- Bake your pie on the lowest oven rack. This will also help the bottom crust get baked until it’s done.
- Use a glass pie dish. Pie crusts brown easier in glass pie dishes.
Can I use canned pumpkin pie filling in this pie?
No! Pumpkin pie filling already has spices and sugar added to it. Make to use pure pumpkin puree from a can, not pumpkin pie filling. If you uses your own fresh pumpkin puree, make sure to drain off the excess water before adding it to the filling.
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Recipe adapted from Midwest Living!
If you make this recipe please rate it, and leave a comment below on how you liked it. I love hearing from you!Print
This delicious Pumpkin Chess Pie is a cross between a chess and pumpkin pie. Don’t set your palate up for the taste and texture of a pumpkin pie here. This is a chess pie with pumpkin and spices added to the mix. The result is a true chess pie texture, with a delicious combination of both chess and pumpkin pie flavors.
- 1 single-crust pie pastry for a 9-inch pie plate. Hers’s a good one…Aunt Elsie’s Flaky Pie Crust.
- 6 tablespoons unsalted butter, softened
- 1 1/3 cups granulated sugar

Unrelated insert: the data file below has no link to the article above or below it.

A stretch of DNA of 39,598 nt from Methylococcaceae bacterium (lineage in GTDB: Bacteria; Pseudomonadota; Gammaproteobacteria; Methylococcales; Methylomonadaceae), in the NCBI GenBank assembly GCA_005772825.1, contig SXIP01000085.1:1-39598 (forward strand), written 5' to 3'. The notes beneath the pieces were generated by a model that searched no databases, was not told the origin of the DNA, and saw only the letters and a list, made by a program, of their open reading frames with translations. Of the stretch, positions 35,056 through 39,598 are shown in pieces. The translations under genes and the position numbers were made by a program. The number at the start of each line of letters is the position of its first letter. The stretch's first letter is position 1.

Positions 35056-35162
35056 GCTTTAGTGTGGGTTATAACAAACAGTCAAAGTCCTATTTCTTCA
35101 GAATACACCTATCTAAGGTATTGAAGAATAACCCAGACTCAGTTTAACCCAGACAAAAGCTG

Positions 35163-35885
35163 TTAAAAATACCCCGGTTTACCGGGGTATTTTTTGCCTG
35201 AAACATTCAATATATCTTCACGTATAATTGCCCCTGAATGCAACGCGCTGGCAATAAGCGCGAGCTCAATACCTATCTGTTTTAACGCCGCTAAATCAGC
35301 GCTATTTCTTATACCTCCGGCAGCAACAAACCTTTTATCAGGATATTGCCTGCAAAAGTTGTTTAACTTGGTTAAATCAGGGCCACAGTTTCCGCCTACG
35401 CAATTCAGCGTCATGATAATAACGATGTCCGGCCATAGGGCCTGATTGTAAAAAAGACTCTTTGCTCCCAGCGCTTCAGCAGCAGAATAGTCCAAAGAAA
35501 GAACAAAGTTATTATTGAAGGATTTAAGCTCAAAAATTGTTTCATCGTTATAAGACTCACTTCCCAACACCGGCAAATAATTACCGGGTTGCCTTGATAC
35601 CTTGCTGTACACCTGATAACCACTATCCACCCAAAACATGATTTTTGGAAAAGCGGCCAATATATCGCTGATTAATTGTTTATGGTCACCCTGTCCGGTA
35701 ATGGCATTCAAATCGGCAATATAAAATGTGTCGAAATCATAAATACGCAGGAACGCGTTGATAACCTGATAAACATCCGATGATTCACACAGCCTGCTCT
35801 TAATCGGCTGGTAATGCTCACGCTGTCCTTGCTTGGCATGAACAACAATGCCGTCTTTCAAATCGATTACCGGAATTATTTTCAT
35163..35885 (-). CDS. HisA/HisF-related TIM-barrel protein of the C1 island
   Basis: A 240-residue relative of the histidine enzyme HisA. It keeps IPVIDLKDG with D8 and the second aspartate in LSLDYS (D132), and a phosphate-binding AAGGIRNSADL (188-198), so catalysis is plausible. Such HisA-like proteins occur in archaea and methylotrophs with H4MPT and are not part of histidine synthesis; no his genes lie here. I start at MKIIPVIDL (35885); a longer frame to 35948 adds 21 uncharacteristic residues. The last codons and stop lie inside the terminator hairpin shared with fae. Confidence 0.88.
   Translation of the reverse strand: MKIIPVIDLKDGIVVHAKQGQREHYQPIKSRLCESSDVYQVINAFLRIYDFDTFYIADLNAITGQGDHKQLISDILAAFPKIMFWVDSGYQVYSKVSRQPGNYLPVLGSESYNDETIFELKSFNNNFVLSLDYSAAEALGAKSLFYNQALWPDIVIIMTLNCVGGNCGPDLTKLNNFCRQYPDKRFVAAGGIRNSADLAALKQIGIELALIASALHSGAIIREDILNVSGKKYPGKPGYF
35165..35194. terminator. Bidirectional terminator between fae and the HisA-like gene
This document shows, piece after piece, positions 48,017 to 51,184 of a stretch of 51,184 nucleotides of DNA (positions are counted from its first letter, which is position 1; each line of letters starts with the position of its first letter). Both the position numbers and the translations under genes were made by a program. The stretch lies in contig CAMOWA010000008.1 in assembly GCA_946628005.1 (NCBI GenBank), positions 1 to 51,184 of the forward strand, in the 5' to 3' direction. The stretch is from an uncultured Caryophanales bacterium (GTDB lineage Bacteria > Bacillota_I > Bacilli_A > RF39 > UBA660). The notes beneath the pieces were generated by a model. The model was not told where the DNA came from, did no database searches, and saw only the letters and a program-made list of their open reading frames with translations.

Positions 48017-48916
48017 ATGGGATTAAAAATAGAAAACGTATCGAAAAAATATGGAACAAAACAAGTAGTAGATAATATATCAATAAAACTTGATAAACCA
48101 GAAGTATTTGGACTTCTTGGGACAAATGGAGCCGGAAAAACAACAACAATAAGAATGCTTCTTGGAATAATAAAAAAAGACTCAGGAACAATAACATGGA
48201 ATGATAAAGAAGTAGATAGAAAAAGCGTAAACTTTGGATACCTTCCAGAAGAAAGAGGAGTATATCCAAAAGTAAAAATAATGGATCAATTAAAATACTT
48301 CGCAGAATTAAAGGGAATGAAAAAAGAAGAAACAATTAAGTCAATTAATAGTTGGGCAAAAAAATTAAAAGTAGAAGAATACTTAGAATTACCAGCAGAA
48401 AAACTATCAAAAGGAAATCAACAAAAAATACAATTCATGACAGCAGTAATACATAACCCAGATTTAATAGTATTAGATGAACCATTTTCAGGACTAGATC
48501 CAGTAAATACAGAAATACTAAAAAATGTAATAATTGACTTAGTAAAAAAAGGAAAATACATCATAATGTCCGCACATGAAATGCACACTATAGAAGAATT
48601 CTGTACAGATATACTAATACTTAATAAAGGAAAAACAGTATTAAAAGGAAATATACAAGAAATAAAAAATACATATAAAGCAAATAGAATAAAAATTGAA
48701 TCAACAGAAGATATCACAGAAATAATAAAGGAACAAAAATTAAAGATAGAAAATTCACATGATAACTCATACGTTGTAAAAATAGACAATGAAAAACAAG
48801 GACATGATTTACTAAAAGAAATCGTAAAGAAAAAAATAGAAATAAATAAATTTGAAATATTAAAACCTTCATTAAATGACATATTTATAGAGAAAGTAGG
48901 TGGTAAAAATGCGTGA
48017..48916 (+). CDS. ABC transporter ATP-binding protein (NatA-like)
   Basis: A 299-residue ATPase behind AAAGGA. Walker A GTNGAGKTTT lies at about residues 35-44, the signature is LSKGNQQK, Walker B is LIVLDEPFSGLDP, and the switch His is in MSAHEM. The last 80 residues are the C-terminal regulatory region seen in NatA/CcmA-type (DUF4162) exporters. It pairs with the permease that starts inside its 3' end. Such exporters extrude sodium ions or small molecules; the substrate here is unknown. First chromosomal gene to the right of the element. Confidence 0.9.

- 4 teaspoons cornmeal
- 1 cup canned pumpkin puree (not pumpkin pie filling)*
- 1/3 cup half & half
- 2 large eggs, lightly beaten
- 1 teaspoon pure vanilla extract
- 1/2 teaspoon salt
- 1/4 teaspoon ginger
- 1 teaspoon cinnamon
- 1/8 teaspoon cloves
- 1/4 teaspoon nutmeg
- Preheat oven to 450 degrees.
- Prepare the pastry: Roll out big enough for about a 1-inch overhang and transfer to the pie dish. Here”s a good recipe, Aunt Elsie’s Flaky Pie Crust, or use your favorite. Fold the edges under and crimp or flute as desired. Place the pie shell in the freezer for 30 minutes.
- Remove the pie shell from the freezer and prick the bottom all over with a fork. This keeps the crust from puffing up in the oven. Crumple up a large piece of parchment paper, unfold it, and line the pastry with it. Fill the pastry with either pie weights or dried beans. I use beans. You can save and reuse them over and over.